Dhanteras Trayodashi, the thirteen day of the waning Moon of the months of Kartik (October/Nov), marks the beginning of one of the most important Festivals in the Vedic tradition: : Diwali. Today is called Dhanteras, a day of great importance to the trading class. In fact during Dhanteras people flock to the jewelers and buy gold or silver jewelry or utensils to venerate the occasion of Dhanteras. Many wear new clothes and wear jewelry as they light the first lamp of Diwali.
The name Dhanteras comes from the word ‘Dhan’ literally means wealth and ‘Tera’ comes from the date 13th.
Diwali or Deepawali “Festival of Lights and Wealth” (marks the astronomical turn of season from Autumn to Winter) is celebrated over five days and peaks on day three , New Moon, with Laskhmi puja, offerings to the Goddess of Abundance.
Through the mythology narrated in the Puranas we will try to understand why this Festival of Light comes at this time of year.
How to restore equilibrium between a Solar and Lunar Eclipse
We are navigating through two eclipses in a row, from the 20 March 2015 Spring Equinox / New Moon – Full Solar Eclipse to the 5th April Easter/ Passover and Hanuman Jayanti 4th April ( Birthday of Hanuman – the monkey god) / Full Moon Lunar Eclipse! This also corresponds to an important transition from Winter to Spring. Eclipses are events of cosmic/planetary alignment when the power of the emotional mind ( represented by the Moon ) is amplified , hence we can be affected by becoming highly sensitive and confused. How to stay grounded in times of great activation ? By simply remaining anchored in the power of our true nature, that is essentially Prana / the inherent intelligence of all living being.
Happy Full Moon – Holi, the festival of colour, love and merriness that is celebrated at the end of the winter season on the last full moon ( Purnima) day of the lunar month Phalgun, which usually falls in March, sometimes in late February. The festival honours the arrival of spring in the form of a carnival of colours, where participants play, chase and colour each other with dry powder and coloured water.
Spring is symbolic of growth and renewal and nature begins to bloom and blossom in a multitude of colours.
The spring season, during which the weather changes, is also the time where we get rid of the toxicity and lethargy accumulated in Winter, often through fevers and colds. During the Festival of Holi the playful throwing of natural coloured powders has a medicinal significance: the colours are traditionally made of medicinal herbs prescribed by Āyurvedic doctors like Neem, Kumkum ( made of Saffron or Turmeric) , Haldi ( Turmeric ) and Bilva. Continue reading “Spring Full Moon – Holi Yogic Salad!”→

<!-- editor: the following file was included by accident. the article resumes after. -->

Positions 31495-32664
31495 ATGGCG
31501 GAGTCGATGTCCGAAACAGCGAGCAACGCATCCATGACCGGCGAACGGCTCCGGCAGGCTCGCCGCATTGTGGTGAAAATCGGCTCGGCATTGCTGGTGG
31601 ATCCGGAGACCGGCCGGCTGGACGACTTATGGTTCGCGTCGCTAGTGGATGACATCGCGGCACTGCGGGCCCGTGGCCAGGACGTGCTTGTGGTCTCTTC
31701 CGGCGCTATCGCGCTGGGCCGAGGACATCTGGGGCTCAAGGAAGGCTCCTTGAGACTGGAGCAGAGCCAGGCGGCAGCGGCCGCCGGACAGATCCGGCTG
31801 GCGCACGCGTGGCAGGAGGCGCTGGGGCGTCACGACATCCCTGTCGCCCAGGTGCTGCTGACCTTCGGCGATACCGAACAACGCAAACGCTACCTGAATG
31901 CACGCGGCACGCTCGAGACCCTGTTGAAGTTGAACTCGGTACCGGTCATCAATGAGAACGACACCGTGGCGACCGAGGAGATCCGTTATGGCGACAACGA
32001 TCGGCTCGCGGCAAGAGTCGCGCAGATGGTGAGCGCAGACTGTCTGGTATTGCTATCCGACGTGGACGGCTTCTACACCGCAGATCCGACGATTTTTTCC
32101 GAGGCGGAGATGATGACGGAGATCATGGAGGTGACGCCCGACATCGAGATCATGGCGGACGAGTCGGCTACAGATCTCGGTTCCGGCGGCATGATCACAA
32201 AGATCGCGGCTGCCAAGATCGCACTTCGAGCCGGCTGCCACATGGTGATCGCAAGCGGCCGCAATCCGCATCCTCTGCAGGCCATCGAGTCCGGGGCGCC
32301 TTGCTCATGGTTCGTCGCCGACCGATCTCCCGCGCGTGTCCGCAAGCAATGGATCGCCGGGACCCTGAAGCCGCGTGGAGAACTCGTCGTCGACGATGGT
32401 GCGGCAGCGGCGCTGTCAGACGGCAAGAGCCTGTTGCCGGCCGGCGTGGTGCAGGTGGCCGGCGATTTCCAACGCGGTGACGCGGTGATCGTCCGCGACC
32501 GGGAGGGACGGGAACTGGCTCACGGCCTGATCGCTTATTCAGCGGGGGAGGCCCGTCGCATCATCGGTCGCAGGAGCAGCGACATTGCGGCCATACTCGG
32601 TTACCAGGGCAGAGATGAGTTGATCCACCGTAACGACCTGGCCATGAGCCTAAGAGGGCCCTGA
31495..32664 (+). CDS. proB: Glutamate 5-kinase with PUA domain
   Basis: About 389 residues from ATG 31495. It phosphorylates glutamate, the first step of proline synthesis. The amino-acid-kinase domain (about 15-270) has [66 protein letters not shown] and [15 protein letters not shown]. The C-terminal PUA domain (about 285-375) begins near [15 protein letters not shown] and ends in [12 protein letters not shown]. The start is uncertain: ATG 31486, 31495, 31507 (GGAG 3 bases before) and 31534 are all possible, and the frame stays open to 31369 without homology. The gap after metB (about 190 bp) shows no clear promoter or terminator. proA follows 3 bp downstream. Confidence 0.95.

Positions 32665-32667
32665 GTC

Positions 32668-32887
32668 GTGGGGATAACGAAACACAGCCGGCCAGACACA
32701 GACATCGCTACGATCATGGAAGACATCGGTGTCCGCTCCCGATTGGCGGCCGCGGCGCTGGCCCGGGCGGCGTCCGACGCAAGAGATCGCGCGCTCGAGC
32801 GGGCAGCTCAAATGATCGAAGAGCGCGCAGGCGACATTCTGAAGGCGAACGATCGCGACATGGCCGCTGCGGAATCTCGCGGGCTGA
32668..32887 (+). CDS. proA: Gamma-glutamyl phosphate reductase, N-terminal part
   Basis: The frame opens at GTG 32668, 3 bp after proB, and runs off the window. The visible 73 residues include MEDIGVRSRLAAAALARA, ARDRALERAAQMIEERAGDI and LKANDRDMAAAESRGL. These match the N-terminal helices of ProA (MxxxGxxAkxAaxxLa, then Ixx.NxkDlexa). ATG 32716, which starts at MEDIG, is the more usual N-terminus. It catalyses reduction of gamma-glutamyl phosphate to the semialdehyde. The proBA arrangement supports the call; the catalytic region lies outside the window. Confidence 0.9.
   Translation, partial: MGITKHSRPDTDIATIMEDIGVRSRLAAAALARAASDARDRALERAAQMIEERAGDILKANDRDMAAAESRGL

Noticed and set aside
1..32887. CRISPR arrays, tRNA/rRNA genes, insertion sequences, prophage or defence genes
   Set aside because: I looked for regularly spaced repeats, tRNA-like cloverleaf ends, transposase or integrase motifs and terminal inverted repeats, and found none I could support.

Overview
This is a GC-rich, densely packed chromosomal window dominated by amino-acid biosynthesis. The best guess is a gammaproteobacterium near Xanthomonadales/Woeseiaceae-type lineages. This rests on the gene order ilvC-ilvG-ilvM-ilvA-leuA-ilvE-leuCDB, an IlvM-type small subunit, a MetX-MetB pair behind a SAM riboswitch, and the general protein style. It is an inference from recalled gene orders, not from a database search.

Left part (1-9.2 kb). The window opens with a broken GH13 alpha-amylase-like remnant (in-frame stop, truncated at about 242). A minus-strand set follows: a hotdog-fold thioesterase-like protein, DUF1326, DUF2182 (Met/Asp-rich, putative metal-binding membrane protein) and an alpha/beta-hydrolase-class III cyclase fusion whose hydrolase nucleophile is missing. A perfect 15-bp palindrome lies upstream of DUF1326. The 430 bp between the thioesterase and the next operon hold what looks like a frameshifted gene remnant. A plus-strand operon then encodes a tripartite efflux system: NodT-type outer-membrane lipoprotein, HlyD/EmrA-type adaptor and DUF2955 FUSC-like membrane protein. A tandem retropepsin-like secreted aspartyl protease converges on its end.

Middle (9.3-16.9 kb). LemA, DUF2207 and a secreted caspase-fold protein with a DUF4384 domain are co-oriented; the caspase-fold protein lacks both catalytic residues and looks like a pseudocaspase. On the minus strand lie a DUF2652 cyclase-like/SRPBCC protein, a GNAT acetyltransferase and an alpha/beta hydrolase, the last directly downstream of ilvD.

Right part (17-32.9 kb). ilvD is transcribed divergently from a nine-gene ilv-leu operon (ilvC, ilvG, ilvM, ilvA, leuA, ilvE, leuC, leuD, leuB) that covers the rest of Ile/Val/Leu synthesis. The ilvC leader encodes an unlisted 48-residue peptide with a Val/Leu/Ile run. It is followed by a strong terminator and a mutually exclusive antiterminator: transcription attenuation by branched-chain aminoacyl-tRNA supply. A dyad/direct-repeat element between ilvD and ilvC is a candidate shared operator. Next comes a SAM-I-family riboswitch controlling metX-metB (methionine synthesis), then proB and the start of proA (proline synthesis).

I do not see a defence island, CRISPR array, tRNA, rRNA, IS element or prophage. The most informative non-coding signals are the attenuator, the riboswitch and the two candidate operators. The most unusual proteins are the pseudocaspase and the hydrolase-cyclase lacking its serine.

2.29 am GMT today: Autumn Equinox. New Moon Approaching. Blessings.
I have been ritually honouring the turning points of time ( beginning of a new month, cross-quarters , Equinoxes and Solstices ) on the wheel of the year since an early age – my teens! – in a very spontaneous and nearly religious way, that was dictated only by that inherent connection with nature that we all have as kids.
All transitions in and out of the season are cardinal points of the year and carry a special energy. We can consciously decide to embrace and embody these transitions ( Vinyasas of the Sun and the Moon !) as a ritual, to honour the cosmological flowing of time. Or we can decide to ignore this intelligence built into the cosmos and isolate ourselves from it, going against the grain.
Nature is intrinsically intelligent. Consequentially if we learn to attune our inner clock to its universal micro (hourly/ daily/weekly/ ) and macro cycles ( season/yearly/solar and monthly /lunar) we maximise our chances to live our lives to the fullest, in a happy, enriching and harmonious fashion.
Autumn calls for renewal in the form of letting go. We are urged to reorganise our inner and outer space as thoughts , routines, relationships, and projects . This season calls for inner focus and organised effort, we get to gather all our inner strength and skilfully prepare to approach the end of the year.
As this is quite a turning point we get an extra boost of power from the mighty Durga, The Invincible, that represents the courage that comes from staying connected to one’s heart, the impulse to protect ourselves from negative habits and the force to eradicate them and replace them with good ones.